Sunday, July 06, 2008

Locavore Grabbed Me When I Wasn't Looking

The universe has been hitting me over the head with information about the history and current state of the food we eat and all roads are leading to locavor-ism. For example, a friend who knows I love the TV show "LOST" sent me a link to a video of a TED talk by J.J. Abrams. The next talk cued up under "other talks" was Mark Bittman: What's wrong with what we eat,
I highly recommend checking it out. Another example was the book I decided to listen to by Barbara Kingsolver. I ordered the book "Animal, Vegetable, Miracle" on CD from my monthly subscription service for my 30 min commute to work because I just finished "Poisonwood Bible" and felt like another Kingsolver. If you haven't read the book, it's a one year memoir/journalistic investigation of her families attempt to be locavores plus nutritional information, meal plans, and a few sidebars on food-production science and industry--not the fictional escape I hoped for but obveously just what I needed.  And then there was the link my mom sent me of her friend's endeavor in Canada,, an organic, multi-family farm. I know that going green is hot in marketing and advertising but these are odd avenues into a topic I wasn't looking for. We eat organic food and I'm very aware of biodynamic gardening, fair trade, and sustainability. Locavor-ism is not only new to me but tracked me down and jumped in my face. I hope you look into it since it's the only logical way to reduce the amount of fuel required to product you next meal. Just think of it, you too can be a superhero and save the planet!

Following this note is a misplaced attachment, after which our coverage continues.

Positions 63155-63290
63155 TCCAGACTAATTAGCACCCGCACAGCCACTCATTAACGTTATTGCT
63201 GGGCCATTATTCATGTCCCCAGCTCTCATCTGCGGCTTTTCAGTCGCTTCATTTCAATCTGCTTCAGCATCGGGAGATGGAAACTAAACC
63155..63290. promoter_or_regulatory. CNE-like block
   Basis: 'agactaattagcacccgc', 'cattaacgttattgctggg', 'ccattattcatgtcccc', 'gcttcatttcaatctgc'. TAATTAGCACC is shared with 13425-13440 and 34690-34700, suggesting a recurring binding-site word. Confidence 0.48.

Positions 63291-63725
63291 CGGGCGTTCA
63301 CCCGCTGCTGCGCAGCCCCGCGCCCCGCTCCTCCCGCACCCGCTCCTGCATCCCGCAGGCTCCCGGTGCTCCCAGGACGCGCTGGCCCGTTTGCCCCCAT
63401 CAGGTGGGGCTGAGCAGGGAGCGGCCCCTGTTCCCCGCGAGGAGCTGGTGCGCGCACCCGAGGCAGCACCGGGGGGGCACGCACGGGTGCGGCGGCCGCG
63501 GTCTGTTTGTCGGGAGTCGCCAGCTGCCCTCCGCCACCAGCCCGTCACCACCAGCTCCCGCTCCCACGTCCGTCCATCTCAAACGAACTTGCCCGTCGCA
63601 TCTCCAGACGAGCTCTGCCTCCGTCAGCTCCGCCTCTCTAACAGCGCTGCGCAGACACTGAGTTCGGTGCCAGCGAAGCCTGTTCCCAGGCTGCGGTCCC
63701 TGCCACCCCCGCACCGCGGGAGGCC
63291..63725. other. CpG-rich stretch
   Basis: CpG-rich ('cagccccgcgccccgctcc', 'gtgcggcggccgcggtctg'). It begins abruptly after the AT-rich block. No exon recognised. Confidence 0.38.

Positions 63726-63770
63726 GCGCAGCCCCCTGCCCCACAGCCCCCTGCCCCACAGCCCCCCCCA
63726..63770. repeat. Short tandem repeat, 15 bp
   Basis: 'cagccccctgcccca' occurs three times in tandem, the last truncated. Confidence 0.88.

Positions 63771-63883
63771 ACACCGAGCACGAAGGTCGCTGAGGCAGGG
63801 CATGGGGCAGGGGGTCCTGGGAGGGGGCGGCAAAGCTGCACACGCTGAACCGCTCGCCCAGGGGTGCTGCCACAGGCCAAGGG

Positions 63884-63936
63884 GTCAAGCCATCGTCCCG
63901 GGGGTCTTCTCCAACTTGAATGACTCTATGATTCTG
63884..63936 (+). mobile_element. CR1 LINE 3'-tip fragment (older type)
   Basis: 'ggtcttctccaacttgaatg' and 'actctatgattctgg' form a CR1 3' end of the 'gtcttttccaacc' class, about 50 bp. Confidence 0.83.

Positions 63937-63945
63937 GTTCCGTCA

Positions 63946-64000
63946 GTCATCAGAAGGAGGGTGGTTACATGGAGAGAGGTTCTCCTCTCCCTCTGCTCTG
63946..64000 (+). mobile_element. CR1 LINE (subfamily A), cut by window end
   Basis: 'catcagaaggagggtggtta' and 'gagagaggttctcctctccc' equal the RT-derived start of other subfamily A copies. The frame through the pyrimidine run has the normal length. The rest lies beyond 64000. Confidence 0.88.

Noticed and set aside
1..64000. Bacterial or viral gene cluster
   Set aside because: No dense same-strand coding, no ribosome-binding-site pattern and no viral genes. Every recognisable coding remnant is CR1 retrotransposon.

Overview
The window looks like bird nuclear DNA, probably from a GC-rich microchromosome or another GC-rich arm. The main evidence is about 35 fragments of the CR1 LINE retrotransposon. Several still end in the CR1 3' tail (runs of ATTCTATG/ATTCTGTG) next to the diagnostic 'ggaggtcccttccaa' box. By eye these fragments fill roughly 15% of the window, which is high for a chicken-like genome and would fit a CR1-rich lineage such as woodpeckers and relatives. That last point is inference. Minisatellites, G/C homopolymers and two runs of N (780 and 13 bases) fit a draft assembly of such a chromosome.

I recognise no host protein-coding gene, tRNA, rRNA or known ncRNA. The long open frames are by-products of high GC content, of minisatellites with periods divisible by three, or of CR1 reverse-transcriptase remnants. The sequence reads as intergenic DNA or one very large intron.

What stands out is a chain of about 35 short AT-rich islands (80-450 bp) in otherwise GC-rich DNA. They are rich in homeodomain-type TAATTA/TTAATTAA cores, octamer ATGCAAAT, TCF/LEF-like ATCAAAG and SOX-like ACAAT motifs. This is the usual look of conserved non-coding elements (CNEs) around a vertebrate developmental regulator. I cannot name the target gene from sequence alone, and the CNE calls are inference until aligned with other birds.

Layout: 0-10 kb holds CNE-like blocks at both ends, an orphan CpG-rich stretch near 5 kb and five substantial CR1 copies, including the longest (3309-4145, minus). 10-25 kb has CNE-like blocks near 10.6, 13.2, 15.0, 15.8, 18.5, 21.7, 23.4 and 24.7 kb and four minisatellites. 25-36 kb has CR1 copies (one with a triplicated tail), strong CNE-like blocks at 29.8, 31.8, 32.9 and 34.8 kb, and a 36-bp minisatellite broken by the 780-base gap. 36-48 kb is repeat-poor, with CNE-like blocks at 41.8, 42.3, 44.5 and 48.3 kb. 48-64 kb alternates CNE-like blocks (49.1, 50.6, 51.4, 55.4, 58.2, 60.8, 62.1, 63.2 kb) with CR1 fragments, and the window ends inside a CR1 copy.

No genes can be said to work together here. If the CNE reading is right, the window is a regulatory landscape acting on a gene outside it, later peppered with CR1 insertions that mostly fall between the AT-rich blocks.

Tuesday, March 04, 2008

Go Green! Embrace an Earth Friendly Lifestyle and Save an Environment Worth Sharing With the Next Generation.

I’m so excited to report that our family finally took the plunge into 100% ecological, non-toxic, biodegradable, natural cleaning products. We donated all of our toxic, environmentally unfriendly cleaning supplies to friends who wanted to use them as I couldn’t bear to just recycle them (maybe I should have—oh well). I’m afraid it was a long transition; we started with laundry and dish soap and had a hard time finding something we really liked. We’re still cycling through ‘green’ options for dish soap. Our cleaning bucket is now stocked with notions and potions from Earth Friendly Products (, Seventh Generation, (, biokleen (, and ECOVER (